The commencement of a number of ground-breaking infrastructure initiatives for Brisbane’s CBD has seen its population grow 1.95% over the last five years with increasing growth forecast. With more and more people seeing value in the Sunshine State, coupled with a slowing supply of inner city apartments, has resulted in a decrease in vacancy rates in the river city.
According to reports from Urbis, the Brisbane vacancy rate has tightened from the previous quarter and REIQ has recorded a 4 percent drop in vacancy rates for the total inner Brisbane rental market over the same period.
“The combination of a slowdown in new rental stock hitting the market, as well as solid demand drivers such as population and infrastructure investment will continue to result in a tight market,” said Urbis director of property economics and research Paul Riga.
“Considering both our in-house data and the total market data provided by the REIQ, the rental market in inner Brisbane is looking healthy.” He said.
Following the past years of heavy construction and investor oriented projects in the inner city, we are seeing developers respond to market changes by downsizing the scale of projects, creating more boutique offerings with unique services and inclusions.
“Demand for quality projects certainly outweighs supply with a number of these projects registering growth in rental rates over the current quarter,” Riga said.
With financial institutions loosening their lending constraints, we should see the investor purchaser number start to rise, particularly with yields and rental rates strengthening and economic drivers remaining stable. This is in line with the recent RBA rate cut and the premise that savings will be passed on to borrowers.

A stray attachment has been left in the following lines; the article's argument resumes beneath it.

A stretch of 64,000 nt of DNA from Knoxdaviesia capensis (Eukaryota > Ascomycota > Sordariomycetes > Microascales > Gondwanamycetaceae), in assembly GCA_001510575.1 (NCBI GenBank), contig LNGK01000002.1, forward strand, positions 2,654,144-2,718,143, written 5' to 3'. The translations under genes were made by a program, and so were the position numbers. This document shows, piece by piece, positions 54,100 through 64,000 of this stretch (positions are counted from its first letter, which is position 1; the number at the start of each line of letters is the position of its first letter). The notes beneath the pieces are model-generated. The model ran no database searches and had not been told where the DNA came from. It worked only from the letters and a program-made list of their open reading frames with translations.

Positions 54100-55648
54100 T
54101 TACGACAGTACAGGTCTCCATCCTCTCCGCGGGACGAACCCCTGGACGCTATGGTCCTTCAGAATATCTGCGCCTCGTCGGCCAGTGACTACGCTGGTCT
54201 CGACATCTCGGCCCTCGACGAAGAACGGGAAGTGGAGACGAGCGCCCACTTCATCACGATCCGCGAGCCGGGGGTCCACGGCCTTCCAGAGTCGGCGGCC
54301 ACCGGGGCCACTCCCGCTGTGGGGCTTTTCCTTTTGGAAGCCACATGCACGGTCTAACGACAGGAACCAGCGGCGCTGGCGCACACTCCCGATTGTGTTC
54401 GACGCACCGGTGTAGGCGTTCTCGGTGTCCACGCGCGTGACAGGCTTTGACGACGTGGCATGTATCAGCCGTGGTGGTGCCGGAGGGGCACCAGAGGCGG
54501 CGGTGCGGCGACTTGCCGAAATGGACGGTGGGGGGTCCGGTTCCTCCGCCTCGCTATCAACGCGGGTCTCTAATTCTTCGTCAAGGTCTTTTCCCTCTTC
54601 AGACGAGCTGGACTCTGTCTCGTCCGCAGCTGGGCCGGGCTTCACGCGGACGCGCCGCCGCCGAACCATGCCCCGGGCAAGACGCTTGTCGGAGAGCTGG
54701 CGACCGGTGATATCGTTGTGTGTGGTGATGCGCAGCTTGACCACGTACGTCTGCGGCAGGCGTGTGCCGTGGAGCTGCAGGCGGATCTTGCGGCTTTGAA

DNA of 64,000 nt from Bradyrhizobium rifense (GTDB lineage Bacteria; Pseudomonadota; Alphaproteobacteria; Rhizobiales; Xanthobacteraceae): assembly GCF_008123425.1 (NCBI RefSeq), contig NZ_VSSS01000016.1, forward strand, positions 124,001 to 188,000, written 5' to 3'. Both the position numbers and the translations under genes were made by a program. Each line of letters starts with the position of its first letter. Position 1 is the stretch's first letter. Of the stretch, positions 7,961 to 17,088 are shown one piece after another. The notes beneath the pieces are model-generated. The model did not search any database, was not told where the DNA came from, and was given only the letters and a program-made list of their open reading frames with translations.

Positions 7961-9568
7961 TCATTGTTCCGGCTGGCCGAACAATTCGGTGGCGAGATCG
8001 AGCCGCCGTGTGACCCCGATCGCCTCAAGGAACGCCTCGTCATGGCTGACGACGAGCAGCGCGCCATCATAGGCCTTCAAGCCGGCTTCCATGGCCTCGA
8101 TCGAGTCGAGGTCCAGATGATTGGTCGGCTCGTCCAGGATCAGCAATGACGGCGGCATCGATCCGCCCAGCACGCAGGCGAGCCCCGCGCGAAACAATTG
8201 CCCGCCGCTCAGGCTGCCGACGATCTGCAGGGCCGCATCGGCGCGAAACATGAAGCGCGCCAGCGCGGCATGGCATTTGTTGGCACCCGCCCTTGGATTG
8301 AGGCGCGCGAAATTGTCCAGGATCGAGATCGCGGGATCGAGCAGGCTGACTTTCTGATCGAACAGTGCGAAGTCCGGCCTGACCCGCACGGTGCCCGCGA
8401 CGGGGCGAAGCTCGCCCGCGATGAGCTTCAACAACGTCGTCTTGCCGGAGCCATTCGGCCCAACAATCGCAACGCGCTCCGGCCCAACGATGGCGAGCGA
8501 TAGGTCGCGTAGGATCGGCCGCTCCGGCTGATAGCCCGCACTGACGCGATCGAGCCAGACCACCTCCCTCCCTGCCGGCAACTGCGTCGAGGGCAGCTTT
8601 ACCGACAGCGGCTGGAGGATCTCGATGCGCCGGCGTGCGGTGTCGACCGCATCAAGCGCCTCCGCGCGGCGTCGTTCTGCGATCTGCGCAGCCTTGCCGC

Despite the well reported oversupply of Brisbane’s apartment market, the outlook is positive compared to NSW and Victoria. More than 24,000 residents migrated to Queensland over the 12 months to September 2018 which has contributed to the increase in demand for inner city rentals. Comparatively, New South Wales lost 22,100 residents who migrated to other states. This can be due to the world class infrastructure projects underway for the Inner City and an increase in employment opportunity, liveability and overall sentiment for Brisbane.
Optimistically, one-bedroom apartments have continued to remain popular with renters. Urbis found that one-bedroom, one-car space apartments had the highest average number of rental applications per apartment with the inner south and CBD recording higher rents on average. This is good news for investors as the one-bedroom market was considered to be hit the hardest in late 2016 and while its recovery was uncertain, we can predict growth moving forward.
Overall improvements are expected for the Brisbane apartment market with residential sale price and rental yields forecast to grow in the year ahead as market activity increases.
For more information on the infrastructure investments that will drive Brisbane’s population and economic growth, check out my latest article on Brisbane’s tourism buzz!